Why is the Milky Way black hole called Sagittarius A*?
The latest scientific discovery about our galaxy has revealed a supermassive black hole as its centre thanks to the Event Horizon Telescope.
Earlier this week, excited scientists published their images of the second black hole ever caught on camera, Sagittarius A*, also known as Sgr A*. Spanish investigator José Luis Gómez, who was involved in finally nailing down the photograph, published a column in Spanish newspaper El País where he explained the reasoning behind the name.
“This is “our” black hole, a cosmic giant that contains four million suns and is located about 26,000 light-years away from us, in the constellation of Sagittarius, for which it gets its nickname Sagittarius A*, or SgrA * as it is known among friends,” Luis Gómez explained.
The Latin name for archer, the Sagittarius constellation is one of the oldest recognised constellations, noted by 2nd-century astronomer Ptolemy as well as being recognised by the ancient Sumerian culture. It is in this constellation that the Milky Way, our galaxy, resides. Ergo, Luis Gómez’s description of “our” black hole makes further sense in this context; both the black hole and our planet reside in the same area of space.
Confusingly, the ‘*’ in the name does not allude to anything to do with stars in an interstellar context. If there was a symbol on a keyboard for a black hole that would be useful, or maybe in future scientists will add emojis to their naming conventions.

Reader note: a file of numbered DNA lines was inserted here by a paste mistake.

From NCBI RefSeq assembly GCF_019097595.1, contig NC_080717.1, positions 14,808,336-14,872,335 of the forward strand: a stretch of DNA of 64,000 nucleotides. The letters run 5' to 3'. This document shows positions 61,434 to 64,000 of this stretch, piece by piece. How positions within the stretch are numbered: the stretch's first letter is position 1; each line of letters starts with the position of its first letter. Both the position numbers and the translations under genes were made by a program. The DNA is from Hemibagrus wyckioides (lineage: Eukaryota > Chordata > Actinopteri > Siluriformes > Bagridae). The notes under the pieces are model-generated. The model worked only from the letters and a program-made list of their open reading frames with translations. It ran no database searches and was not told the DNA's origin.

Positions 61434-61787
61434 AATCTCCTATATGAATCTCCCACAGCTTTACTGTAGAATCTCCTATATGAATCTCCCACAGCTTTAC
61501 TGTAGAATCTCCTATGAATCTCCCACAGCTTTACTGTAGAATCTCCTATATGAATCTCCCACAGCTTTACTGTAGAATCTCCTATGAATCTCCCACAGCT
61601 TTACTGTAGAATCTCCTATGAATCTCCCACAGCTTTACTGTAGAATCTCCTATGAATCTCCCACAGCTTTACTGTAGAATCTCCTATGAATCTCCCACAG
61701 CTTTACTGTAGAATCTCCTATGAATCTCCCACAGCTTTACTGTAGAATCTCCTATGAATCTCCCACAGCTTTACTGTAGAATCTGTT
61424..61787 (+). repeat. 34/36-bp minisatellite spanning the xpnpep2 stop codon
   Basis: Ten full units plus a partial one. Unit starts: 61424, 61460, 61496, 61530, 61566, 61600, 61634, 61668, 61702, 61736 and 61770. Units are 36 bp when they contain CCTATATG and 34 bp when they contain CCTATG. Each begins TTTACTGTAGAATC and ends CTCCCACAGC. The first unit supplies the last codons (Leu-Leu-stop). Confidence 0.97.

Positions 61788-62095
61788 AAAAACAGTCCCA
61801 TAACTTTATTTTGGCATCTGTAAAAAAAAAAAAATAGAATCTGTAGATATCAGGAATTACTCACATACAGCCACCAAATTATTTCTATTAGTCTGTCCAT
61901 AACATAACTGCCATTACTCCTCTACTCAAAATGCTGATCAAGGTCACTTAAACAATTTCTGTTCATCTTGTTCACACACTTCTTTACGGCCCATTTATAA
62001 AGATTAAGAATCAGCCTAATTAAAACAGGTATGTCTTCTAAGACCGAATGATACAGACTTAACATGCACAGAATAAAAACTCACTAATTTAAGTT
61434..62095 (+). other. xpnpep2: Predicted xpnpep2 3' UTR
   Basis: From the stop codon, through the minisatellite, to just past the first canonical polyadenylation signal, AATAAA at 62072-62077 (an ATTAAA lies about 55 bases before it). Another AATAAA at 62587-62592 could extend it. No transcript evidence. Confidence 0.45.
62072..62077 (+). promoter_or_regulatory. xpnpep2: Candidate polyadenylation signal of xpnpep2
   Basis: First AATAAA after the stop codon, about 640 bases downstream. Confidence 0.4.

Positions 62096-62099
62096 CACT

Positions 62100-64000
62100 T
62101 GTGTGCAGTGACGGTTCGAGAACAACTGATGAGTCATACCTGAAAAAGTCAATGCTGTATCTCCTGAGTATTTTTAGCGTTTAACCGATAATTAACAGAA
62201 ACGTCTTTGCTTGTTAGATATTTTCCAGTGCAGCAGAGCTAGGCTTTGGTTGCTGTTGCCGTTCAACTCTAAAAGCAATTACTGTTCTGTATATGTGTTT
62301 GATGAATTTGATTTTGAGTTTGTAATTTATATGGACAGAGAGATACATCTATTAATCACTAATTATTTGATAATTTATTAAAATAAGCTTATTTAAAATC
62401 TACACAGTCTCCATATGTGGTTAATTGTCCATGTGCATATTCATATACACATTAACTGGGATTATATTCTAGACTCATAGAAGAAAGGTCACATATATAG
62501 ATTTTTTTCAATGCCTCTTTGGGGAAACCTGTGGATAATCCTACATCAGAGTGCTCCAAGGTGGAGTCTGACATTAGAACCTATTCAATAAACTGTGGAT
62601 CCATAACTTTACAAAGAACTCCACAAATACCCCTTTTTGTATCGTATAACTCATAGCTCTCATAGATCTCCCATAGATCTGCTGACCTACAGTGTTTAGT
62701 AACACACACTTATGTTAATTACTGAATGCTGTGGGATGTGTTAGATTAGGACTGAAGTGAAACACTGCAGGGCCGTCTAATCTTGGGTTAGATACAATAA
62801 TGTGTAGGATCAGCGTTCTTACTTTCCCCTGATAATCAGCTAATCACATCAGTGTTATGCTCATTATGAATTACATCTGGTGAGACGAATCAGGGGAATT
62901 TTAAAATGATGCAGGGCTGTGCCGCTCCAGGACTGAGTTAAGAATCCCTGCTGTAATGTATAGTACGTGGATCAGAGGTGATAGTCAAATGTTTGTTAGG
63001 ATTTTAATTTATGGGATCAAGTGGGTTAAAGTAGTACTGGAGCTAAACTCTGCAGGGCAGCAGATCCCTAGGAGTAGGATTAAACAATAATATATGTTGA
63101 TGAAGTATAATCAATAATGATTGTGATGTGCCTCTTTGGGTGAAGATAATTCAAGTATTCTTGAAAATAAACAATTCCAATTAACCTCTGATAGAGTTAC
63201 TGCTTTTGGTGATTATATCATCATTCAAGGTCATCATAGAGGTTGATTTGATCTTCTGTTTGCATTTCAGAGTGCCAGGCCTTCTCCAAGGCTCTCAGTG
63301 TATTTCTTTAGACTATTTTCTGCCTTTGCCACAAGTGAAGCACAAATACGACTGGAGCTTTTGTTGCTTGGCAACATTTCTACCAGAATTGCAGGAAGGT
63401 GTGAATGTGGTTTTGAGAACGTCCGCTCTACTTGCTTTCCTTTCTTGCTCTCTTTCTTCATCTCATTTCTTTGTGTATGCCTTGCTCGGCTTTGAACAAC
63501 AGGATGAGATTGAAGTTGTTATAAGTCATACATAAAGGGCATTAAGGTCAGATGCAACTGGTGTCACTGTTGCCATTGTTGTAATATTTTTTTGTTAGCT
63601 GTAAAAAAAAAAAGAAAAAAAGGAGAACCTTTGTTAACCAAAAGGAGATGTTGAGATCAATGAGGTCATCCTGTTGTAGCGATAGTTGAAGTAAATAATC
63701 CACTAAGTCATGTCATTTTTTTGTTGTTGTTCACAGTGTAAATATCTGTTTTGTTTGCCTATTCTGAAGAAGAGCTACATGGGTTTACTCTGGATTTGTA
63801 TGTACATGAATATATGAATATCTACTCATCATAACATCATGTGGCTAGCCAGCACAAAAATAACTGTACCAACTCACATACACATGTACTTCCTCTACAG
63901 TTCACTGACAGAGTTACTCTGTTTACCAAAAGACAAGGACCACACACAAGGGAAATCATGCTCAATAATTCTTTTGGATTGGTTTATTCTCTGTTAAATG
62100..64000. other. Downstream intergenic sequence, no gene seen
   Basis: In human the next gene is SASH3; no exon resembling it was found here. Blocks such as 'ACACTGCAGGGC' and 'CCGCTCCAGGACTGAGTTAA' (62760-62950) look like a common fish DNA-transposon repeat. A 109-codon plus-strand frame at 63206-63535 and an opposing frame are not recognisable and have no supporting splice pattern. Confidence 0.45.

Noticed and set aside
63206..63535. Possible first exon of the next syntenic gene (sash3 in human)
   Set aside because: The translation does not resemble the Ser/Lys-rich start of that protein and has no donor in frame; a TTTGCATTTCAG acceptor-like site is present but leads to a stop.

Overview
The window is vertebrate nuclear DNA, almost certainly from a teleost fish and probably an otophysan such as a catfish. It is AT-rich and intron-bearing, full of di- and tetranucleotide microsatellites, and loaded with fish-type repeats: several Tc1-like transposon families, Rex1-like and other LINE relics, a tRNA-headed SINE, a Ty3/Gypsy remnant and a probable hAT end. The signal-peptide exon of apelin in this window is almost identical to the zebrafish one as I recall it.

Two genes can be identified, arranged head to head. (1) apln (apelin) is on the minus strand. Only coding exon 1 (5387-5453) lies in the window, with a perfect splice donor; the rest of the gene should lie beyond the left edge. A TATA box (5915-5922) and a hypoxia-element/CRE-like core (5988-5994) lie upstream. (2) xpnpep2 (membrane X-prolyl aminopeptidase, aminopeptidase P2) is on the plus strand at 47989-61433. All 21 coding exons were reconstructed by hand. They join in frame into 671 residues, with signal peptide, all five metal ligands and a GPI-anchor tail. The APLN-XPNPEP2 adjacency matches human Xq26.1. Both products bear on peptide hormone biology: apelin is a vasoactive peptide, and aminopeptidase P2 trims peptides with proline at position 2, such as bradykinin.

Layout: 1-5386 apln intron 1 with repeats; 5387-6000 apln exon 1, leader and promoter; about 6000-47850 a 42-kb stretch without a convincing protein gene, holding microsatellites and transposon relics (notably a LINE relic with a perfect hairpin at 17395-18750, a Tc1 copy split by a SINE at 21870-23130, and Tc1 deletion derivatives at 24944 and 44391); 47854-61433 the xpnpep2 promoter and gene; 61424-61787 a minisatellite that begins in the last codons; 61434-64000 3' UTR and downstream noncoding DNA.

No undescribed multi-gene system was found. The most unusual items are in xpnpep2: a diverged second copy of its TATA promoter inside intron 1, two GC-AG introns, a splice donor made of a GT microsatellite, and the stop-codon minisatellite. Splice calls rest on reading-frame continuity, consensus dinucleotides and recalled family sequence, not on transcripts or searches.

Why is the discovery significant?
Sagittarius A* is a huge supermassive black hole at the Galactic Centre of the Milky Way, with a mass equivalent to that of four million suns. The EHT project has been attempting to directly observe the immediate environment of a black hole, which could lead to advances in the study of general relativity and prove the existence of event horizons.
Sgr A* is the second black hole the team has successfully pictured. In April 2019, the EHT Collaboration released the first ever image of a black hole, M87*, located at the centre of the Messier 87 galaxy, some 55 million light years from Earth. More than a thousand times bigger and more massive than Sgr A*, M87* was easier to photograph as the speed of Sgr A* was such that taking a photo using conventional methods proved impossible.